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The Honolulu Advertiser

Posted on: Friday, March 1, 2002

Traffic cams credited with decline in accidents

By Mike Leidemann
Advertiser Transportation Writer

Traffic accidents declined significantly in areas where the state deployed its traffic photo enforcement vans in January, the state Transportation Director Brian Minaai said yesterday.

Major accidents dropped 14.7 percent and minor crashes dropped 10.2 percent in January compared with January 2001 in police districts where the vans were first used, Transportation Director Brian Minaai said. The total number of crashes went from 720 in January 2001 to 636 in January 2002.

"There is very strong evidence that the photo enforcement program is working," he said. "The slower speeds have definitely contributed to this decline in crashes."

Minaai based the announcement on crash reports from Honolulu Police Districts 1 and 5, which include the Pali, Likelike, Nimitz and Kalaniana'ole highways and H-1 and Moanalua freeways where the vans were first used.

It was not clear, though, how many of the accidents involved speeding and how many actually occurred on the camera-monitored highways. Critics of the program have noted fatal accidents have increased in Hawai'i so far this year compared with 2001, and Transportation officials responded that one month is too short of time to judge the effectiveness of such a program.

"Just because accidents are down for 30 days doesn't prove anything or automatically make it a good program," said Rep. Charles Djou, R-47th (Kahalu'u, Kane'ohe), an outspoken critic of the traffic cameras. "It could have been the rain or anything else. It's just more evidence that DOT talks out of both sides of the mouth."

Minaai's announcement yesterday came days after an official report showed the private contractor was paid more than $46,000 in January for tickets never issued, even though the original contract called for the company to be compensated only when tickets resulted in a paid fine.

Minaai said the state's contract with ACS, State and Local Solutions had to be changed after the state judiciary required the company to match a driver's license number with the identity of a car's registered owner before issuing a citation.

In nearly 20 percent of the cases in January, ACS was unable to come up with the matching information and couldn't issue a ticket.

Because the company was asked to do work beyond the scope of the original contract, the state agreed to pay it for the work at a reduced rate of $22.31 per ticket. The original contract contract calls for the company to be paid $29.75 for each paid ticket.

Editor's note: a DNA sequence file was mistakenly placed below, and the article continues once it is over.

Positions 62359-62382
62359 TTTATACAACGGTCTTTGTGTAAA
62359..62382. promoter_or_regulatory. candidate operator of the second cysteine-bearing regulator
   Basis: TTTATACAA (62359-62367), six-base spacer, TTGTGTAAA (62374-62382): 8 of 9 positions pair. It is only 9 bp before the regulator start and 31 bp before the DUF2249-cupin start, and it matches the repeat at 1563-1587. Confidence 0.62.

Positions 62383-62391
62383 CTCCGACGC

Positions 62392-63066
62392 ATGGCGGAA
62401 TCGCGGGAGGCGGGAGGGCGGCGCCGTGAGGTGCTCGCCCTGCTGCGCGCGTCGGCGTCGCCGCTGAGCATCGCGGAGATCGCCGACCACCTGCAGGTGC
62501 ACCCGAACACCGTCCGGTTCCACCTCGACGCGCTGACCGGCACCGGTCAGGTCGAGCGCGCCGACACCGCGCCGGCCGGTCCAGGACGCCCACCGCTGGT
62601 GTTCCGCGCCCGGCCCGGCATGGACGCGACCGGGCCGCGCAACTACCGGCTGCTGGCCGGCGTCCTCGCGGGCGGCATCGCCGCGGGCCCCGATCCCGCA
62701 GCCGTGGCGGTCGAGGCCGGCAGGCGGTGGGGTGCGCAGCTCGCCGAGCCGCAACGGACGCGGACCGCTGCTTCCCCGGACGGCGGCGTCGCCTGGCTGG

"It was something we had to do out of fairness to the company," Minaai said. "It was an unforeseen circumstance that came up in the initial phase of the program."

Minaai said because camera citations are treated as moving violations, Judiciary needed a driver's license number so they could record the violation on an individual's traffic abstract.

However, many drivers do not use exactly the same name on their driver's license when they register their vehicles, Minaai said. Among the discrepancies discovered when ACS officials tried to match the two lists were different first or middle names, or automobiles registered in a maiden name or multiple names, he said.

All of the additional expense will be covered by expected revenue from the camera citations. Minaai said the problem could be fixed in the future if the Legislature reclassifies the camera citations as nonmoving violations, thus keeping them off traffic abstracts.

The lack of matching names was just one of many reasons that officials did not issue citations to all those who were caught speeding in January, according to a monthly report compiled by ACS for the state.

The report shows that during the first month of operation, the cameras recorded 10,339 speeding "events," but issued only 3,590 tickets, or 34.7 percent.

Among the other reasons listed for not issuing a citation to those over the limit were no license plate in the picture (12.3 percent), lack of clarity in the plate picture (10.3 percent), rejection by Department of Transportation supervisors (8 percent), a new license plate not yet listed on state records (2.3 percent), no license plates (2.2 percent) and operator error (2.2 percent).

Meanwhile, officials have announced that the city of Denver has suspended its traffic photo enforcement program and dismissed all pending tickets issued under the system.

"We have decided that the appropriate thing to do is to void these tickets," city attorney Jim Thomas said Wednesday. "We want to review the program to make sure that we have an appropriate program in operation."

A district court judge ruled Jan. 28 that Denver's program illegally gave police powers to a private contractor, which prepared and sent the summonses.

Thomas said the city would restart the multimillion-dollar program as soon as possible because it provides "significant public safety benefits."

The Associated Press contributed to this report.

Reach Mike Leidemann at 525-5460 or mleidemann@honoluluadvertiser.com.